Motion Stability's Blog


Dry Needling as a part of the Georgia Physical Therapy Practice Act under bill HR 145 by Motion Stability

Thank you to Georgia Representatives Sharon Cooper and Edward Lindsey, the use of dry needling in clinical practice has been adopted into the Georgia Physical Therapy Practice act under bill HR 145. Dry needling is a technique to improve myofascial pain and dysfunction, which includes treatment of trigger points. With proper clinical reasoning and treatment methodology, trigger point dry needling can help significantly with improvements in pain, dysfunction, range of motion, and movement patterns. For more information please view our website: www.motionstability.com

For more information on the bill follow this link.

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The Disconnect between Post-partum Women and Low Back Pain by Motion Stability
August 1, 2011, 12:18 am
Filed under: Movement Dysfunction, Pain Sciences, Spine | Tags: , ,

Recently we have seen a growing number of women presenting to our clinic with low back pain and who incidentally have had a baby within the last couple of years. Unfortunately many of these women have been told 1 of 2 things by their medical practitioners: it is an unfortunate side-effect of being post-partum and that it should go away in due time or go try some physical therapy and see if it helps. The problem is that the women is caught between her ObGyn saying it is a post-partum issue and her orthopedist diagnosing her with non-specific back pain, but not attributing it to the fact that she has just had a baby. Oftentimes, the problem goes undiagnosed and women who are even 10yrs post-partum can have dysfunction and pain directly related to the pregnancy numerous years ago.

As physical therapist’s, we have the responsibility of linking these events together and explaining to the women how pregnancy alters the stability and mechanics of her back, abdominal, and pelvic regions. We have the unique  ability to catch these women as they fall through the cracks of traditional medicine and significantly alter how the woman is able to go about her day caring for her newborn pain-free. A knowledgeable clinician will be able to create an individualized treatment program structured around the effects that a pregnancy and delivery can have on the woman.

At our clinic, the therapists are able to use ultrasound (similar to ones at the Ob’s office) to evaluate the muscle integrity of the abdomen and pelvic floor (areas most often affected by pregnancy.) It has become a useful tool to integrate into the treatment programs for these patients. The ultrasound allows the therapist and patient to visualize exactly how the muscles are being used and in what manner. Please check out this article for more information on the use of ultrasound imaging in the PT clinic: http://www.motionstability.com/assets/docs/articles/a_2010_09_ultrasound.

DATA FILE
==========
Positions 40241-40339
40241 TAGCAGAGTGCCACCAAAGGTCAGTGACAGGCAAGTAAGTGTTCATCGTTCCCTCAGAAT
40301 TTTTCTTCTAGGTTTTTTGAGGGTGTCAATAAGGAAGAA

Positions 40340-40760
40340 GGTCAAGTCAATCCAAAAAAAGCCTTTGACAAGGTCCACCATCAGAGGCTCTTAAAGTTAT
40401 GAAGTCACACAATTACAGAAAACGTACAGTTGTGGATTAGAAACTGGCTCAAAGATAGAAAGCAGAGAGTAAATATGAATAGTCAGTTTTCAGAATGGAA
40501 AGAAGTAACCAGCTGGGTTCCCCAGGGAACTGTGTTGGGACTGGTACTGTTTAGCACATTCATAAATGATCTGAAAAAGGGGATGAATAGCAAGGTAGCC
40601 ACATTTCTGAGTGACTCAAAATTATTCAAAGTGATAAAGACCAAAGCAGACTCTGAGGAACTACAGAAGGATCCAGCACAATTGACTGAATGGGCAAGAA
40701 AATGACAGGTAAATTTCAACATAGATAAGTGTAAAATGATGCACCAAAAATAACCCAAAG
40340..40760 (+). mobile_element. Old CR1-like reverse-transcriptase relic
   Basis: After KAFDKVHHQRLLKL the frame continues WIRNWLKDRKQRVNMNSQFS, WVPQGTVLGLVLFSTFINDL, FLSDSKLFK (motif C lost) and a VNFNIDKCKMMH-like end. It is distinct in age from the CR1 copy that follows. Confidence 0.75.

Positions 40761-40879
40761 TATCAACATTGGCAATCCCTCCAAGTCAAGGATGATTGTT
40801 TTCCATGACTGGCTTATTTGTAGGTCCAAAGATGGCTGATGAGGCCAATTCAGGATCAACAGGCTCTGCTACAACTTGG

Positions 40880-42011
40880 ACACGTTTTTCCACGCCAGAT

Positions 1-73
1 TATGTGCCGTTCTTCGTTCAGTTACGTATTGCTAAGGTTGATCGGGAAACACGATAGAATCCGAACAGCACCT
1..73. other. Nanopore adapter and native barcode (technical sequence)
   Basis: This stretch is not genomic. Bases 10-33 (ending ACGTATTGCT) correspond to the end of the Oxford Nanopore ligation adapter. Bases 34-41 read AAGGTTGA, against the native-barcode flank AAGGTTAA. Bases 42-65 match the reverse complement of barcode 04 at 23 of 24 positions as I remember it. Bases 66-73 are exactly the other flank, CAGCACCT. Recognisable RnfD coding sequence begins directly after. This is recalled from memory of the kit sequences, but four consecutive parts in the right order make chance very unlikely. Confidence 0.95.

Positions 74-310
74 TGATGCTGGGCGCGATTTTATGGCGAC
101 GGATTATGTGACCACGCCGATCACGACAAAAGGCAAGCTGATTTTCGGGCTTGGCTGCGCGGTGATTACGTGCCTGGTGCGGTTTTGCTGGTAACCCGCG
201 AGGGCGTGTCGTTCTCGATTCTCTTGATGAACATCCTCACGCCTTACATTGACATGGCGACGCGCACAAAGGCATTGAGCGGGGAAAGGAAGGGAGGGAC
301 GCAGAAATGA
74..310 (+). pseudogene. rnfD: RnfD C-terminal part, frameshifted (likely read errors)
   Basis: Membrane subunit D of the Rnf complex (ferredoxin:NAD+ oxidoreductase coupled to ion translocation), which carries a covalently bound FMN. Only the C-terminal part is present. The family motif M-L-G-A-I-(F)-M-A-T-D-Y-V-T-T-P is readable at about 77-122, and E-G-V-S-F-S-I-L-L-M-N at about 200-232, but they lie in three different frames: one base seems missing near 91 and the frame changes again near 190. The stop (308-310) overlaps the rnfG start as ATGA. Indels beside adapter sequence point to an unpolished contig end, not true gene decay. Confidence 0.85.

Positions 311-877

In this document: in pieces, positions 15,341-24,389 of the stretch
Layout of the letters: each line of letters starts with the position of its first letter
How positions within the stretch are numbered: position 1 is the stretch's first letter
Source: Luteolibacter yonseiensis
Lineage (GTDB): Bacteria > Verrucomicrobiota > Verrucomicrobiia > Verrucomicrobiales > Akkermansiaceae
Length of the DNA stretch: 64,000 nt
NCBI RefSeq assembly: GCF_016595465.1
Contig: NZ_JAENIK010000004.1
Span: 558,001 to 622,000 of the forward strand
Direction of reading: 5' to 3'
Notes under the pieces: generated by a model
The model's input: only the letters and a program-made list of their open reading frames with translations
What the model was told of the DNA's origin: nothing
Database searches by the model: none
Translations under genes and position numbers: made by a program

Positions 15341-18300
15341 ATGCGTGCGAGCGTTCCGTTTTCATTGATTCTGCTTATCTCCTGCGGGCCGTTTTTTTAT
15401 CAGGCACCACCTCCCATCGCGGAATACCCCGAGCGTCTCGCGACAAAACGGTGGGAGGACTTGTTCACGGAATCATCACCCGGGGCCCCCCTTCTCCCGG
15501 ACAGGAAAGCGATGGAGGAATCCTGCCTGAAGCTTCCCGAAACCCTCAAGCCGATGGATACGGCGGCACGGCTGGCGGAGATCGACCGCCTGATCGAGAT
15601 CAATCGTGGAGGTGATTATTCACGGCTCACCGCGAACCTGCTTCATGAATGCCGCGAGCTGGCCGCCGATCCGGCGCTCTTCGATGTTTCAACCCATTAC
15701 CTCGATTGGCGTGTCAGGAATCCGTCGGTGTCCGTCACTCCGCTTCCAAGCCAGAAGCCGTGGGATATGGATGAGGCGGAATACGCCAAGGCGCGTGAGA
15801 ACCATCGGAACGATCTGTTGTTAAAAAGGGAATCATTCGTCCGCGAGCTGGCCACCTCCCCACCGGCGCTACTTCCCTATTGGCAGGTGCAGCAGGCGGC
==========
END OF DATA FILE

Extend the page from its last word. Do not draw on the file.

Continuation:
Chronic Pain Can Be a Pain by BCollier

Most all people have experienced some form of pain in their lifetime.  Feelings of pain can present from skinning your knee on your first fall off of a bicycle to the tiniest of papercuts or rehabilitating a surgical procedure. Each person can feel and interpret pain in many different ways in the many different circumstances it may present. Generally, pain is thought of as a symptom or result of an incident, such as those mentioned above, or a disease, like the aches commonly felt with the flu. In these cases, most healthcare practitioners focus on treating the cause of the pain, knowing that eventually the pain should subside as your body heals.

However, in cases in which pain persists outside of its expected time frame of body healing, other ideas must be considered.  Commonly in these instances, patients are sent from doctor to doctor in search of a diagnosis or cause of their unrelenting pain, often undergoing many different tests and treatments often only left with a vague diagnosis of  “fibromyalgia” or “myofascial pain syndrome.”  For these individuals, pain takes over many aspects of their life and become functionally limited or even disabled.  Pain then becomes less of a symptom of a disease and, rather, becomes a primary disease in itself.  Patients may even experience other non-pain-related symptoms as a result of the pain process, such as sweating, redness, sensitivity to touch, changes in hair or nail growth, changes in bathroom habits and feelings of depression. It is necessary at this stage to change the treatment approach to stop the pain cycle to best allow the patient to return to normal daily function. Understanding the many factors which may affect pain is imperative to best treat patients with such presentation, including nutrition, exercise, internal organ system function, and psychosocial situations.

The physical therapists at Motion Stability have collaborated with a network of physicians around the Atlanta area to establish a strong approach to the treatment of patients with chronic pain. Utilizing a biopsychosocial treatment model, it is our goal to spend time with patients who may have undergone failed treatments in the past to understand their unique individual situations and to outline the best possible plan of care. For more information patients or physicians may directly contact our therapists at Motion Stability at www.motionstability.com

– Beth Collier PT, DPT, OCS

*Reference: Cousins, Sidall. Persistent Pain as a Disease Entity: Implications for
Clinical Management. Anesth Analg 2004;99:510 –20.